'Around the World in 50 Concerts' ('Om de wereld in 50 concerten'): IDFA Review

Courtesy of International Documentary Film Festival Amsterdam
A continent-hopping hymn to artistic and musical transcendence

Veteran documentarian Heddy Honigmann takes to the skies with Holland's Royal Concertgebouw Orchestra

The mutually beneficial relationships between musicians and their audiences form the core of Around the World in 50 Concerts (Om de wereld in 50 concerten), a delightful documentary from Dutch doyenne Heddy Honigmann. Accompanying the ladies and gentlemen of Amsterdam's Royal Concertgebouw Orchestra on a global tour to mark the ensemble's 125th anniversary, the film belies its trans-global title by devoting the bulk of its brisk running-time to Buenos Aires, Johannesburg and Moscow.

Accessibly entertaining and suitable for audiences old and young, including those previously immune to classical music's charms, the picture proved a popular curtain-raiser for Europe's leading documentary showcase IDFA ahead of its Dutch theatrical bow on November 27. A solid film-festival and small-screen choice in other countries, it further bolsters Honigmann's reputation as a keen-eyed, sympathetic chronicler of artistic endeavor.

It also forms a lovely, belated companion-piece to Honigmann's The Underground Orchestra, which obtained arthouse Stateside play back in 1998 and focused on exiled musicians living in Paris. Both films emphasize the essential internationalism of music, its function as a universal language which recognizes no political borders. Dutch citizen Honigmann, who lived in her native country of Peru until she was 27 and is the daughter of Polish-Jewish Holocaust survivors, also revels in music's ability to transcend notional 'barrier's of class and race.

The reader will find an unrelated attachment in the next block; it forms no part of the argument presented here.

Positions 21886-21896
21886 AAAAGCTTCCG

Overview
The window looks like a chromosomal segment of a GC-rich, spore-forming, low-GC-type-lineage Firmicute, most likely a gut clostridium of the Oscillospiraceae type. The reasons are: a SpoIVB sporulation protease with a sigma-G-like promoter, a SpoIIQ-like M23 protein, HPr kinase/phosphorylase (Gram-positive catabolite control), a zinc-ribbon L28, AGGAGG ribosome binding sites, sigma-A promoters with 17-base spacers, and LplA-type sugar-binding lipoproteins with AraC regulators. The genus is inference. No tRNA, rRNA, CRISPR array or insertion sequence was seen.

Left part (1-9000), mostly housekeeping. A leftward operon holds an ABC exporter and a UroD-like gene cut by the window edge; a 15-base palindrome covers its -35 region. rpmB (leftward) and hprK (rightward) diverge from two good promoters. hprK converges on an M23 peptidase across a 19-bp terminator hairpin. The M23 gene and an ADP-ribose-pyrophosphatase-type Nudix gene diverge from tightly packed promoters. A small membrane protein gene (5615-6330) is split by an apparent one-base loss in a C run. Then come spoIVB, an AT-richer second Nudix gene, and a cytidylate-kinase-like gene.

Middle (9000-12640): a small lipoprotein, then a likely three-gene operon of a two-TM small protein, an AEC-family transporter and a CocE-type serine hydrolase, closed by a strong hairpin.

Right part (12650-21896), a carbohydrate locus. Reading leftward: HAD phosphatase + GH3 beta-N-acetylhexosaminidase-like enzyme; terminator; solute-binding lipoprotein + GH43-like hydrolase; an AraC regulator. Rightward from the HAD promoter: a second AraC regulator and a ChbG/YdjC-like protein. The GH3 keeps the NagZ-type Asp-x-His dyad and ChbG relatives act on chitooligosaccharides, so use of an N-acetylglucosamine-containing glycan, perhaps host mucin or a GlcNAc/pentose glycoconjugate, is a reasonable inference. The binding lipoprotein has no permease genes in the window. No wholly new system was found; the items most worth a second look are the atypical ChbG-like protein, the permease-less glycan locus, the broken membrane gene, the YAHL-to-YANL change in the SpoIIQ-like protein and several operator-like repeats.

In Buenos Aires, we meet a taxi-driver whose passion for the classics helps offset what he terms the "vulgar" world of the street; in Johannesburg, the spotlight falls on enthusiastic members of the Soweto Youth Orchestra, inspired by the Concertgebouw's visit; in Moscow, retiree Sergej speaks movingly of a life scarred by the oppressions first of Hitler, then of Stalin. These individuals occupy as much of the spotlight in Around the World in 50 Concerts as as any of the orchestra's vast personnel.

Of the latter, percussionist Herman Rieken and double-bassist Dominic Geldis emerge as particularly engaging and illuminating protagonists. Both abound in genial humor, Rieken kicking off proceedings with a particularly amusing mini-lecture about the fleeting but crucial role played by the cymbals in a certain work by Bruckner. Seldis, meanwhile, provides a superb analysis of a Shostakovich symphony which epitomizes the film's ability to convey expertise and enthusiasm in illuminatingly direct, down-to-earth ways.

And while wall-to-wall music is generally the bane and blight of contemporary documentaries, here Honigmann sensitively interpolates generous helpings of the orchestra's recordings to envelopingly persuasive effect. The most powerful episode of all is, paradoxically, the one closest to "home": a nocturnal al fresco rendition of a sentimental Amsterdam ditty using the city's streets and canals as grand backdrop, capable of bringing tears not only to Dutch eyes.

Production company: Cobos Films
Director / Screenwriter: Heddy Honigmann
Producers: Carmen Cobos, Kees Rijninks
Cinematographer: Goert Giltay
Editor: Danniel Danniel
Sales: NPO, Amsterdam

No Rating, 94 minutes

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